North Highland United Methodist Church
Wednesday, June 19, 2019
Open Hearts, Open Minds, Open Doors


                                                Earth Day was this past month—a day when we are
re minded of the importance of caring for the one and only planet on which we have to live. Scripture calls us to be good stewards of all of creation, and thus we do well to be mindful of how our living and our choices affect God’s creation. In recent years, many people are in the business of up-cycling—repurposing items into something new, useful, and wonderful. The “church word” we can use for this process is transformation. Transformation is a process by which we grow closer to living in the likeness of, and in the ways of Christ. It is never a quick or an instantaneous event, and may not be particularly easy as we become aware of our human tendencies and follies of heart, and work to become more compassionate, gentle, and generous people. John Wesley called this “going on to perfection”.
Had I know all that would unfold in recent days, I likely would not have used last month’s newsletter article to share a reflection about my grandfather. So I ask you to please allow me one more personal family-related reflection, brought to light by the recent passing of my father, who completed his earthly journey at the age of 95. My dad was always quite innovative, and good with building, creating, and fixing. He built our childhood home from the ground up, doing all of the carpentry, electrical, and plumbing himself. One day when retired, he was looking at what was left of my grandfather’s barn. He dragged home some of the pieces of wood, and build a pie safe style cupboard. Then, he hauled home some windows, and created a cabinet out of them. Before long, he was kind of in the business of re-making that falling down, saggy-roofed barn into pie safes, planters, and cabinets. Some were adorned with reclaimed door knobs and hinges. Most of the items were rough, and would be classified as primitives. My pie safe still has a bit of the original red paint on it. Every time I see that paint, I get an image of that barn when it was useful and upright—and it is a precious memory.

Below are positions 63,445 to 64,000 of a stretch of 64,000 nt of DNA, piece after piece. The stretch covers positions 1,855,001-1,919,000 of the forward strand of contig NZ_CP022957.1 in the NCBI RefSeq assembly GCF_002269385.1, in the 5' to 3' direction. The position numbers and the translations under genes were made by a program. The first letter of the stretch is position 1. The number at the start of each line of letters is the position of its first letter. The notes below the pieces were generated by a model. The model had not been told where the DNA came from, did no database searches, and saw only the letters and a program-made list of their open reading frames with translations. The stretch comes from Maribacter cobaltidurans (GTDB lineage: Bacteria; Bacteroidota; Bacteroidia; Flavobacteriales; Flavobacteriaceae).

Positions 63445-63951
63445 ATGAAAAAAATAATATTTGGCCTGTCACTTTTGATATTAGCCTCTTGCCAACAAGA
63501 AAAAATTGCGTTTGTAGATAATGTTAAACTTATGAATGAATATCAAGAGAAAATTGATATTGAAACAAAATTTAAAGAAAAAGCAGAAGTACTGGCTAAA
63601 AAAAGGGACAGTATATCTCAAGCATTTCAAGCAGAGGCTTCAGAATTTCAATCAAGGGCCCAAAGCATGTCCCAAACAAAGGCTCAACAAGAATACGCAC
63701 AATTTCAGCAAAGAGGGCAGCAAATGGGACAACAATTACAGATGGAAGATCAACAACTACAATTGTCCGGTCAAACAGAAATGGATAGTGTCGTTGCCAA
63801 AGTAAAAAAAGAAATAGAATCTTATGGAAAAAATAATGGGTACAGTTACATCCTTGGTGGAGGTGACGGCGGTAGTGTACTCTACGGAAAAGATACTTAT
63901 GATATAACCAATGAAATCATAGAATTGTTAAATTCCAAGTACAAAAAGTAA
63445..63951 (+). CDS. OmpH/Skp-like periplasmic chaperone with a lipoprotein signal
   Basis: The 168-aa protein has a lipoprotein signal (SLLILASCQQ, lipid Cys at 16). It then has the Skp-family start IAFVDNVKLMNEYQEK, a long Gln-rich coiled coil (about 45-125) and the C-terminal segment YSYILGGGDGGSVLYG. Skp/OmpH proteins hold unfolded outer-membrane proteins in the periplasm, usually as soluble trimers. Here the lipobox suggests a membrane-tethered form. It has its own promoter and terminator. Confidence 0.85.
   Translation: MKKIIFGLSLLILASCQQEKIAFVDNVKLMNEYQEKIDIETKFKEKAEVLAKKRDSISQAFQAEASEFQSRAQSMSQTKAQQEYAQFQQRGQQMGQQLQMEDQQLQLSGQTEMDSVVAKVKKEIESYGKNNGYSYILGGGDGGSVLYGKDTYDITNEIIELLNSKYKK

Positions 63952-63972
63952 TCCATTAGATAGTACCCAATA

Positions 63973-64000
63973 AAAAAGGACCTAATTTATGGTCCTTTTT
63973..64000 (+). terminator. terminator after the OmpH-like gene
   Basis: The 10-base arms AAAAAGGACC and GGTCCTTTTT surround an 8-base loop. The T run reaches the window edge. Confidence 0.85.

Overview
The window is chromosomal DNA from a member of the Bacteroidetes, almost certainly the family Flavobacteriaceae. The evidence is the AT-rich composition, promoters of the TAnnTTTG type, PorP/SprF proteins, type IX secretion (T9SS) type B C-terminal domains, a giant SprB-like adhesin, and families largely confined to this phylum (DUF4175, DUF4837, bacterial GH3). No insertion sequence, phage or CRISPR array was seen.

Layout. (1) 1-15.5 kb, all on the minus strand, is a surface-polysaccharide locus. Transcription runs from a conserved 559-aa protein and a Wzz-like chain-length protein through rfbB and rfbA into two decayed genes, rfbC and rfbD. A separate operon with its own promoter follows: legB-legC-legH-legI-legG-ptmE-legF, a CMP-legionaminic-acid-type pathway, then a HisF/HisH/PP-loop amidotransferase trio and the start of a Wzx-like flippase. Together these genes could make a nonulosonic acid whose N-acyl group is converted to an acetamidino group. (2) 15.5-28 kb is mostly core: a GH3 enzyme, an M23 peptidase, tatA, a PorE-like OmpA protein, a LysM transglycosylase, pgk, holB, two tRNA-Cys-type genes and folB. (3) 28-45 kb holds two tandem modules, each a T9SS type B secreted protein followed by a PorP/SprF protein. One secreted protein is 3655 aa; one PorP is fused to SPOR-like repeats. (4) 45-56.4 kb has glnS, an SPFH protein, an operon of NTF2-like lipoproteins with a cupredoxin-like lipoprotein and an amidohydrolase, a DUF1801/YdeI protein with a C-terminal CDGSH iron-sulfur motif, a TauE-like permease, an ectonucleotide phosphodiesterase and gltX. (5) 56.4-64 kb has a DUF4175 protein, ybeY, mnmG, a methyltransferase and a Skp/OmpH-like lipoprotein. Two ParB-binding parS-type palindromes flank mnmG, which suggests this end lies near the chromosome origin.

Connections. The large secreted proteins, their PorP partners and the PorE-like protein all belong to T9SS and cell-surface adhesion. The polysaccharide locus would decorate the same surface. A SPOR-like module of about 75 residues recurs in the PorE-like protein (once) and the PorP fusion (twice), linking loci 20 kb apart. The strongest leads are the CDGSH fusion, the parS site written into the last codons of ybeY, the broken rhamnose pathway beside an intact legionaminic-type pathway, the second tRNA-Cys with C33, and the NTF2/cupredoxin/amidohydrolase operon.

In unexpected ways, Grandpa’s little old barn now graces many kitchens, decks, and yards. That is what transformation does—it recreates and renews us. We too, as new creations in Christ, are up-cycled! We are relevant, useful, and wonderful. It is the message of Easter—a surprising story of new life that still speaks to us nearly 2,000 years later. Each of you can likely think of a story that also reminds you of transformation and new life. Share it! We are Easter people! May we live as Easter people—hopeful and forward-thinking, always aware that God is not finished, and God sees more than our
I thank you for your kind words, thoughts and prayers this past week. It has been greatly appreciated. In the midst of death, we celebrate the promise of life!
Peace and blessings,
Pastor Lou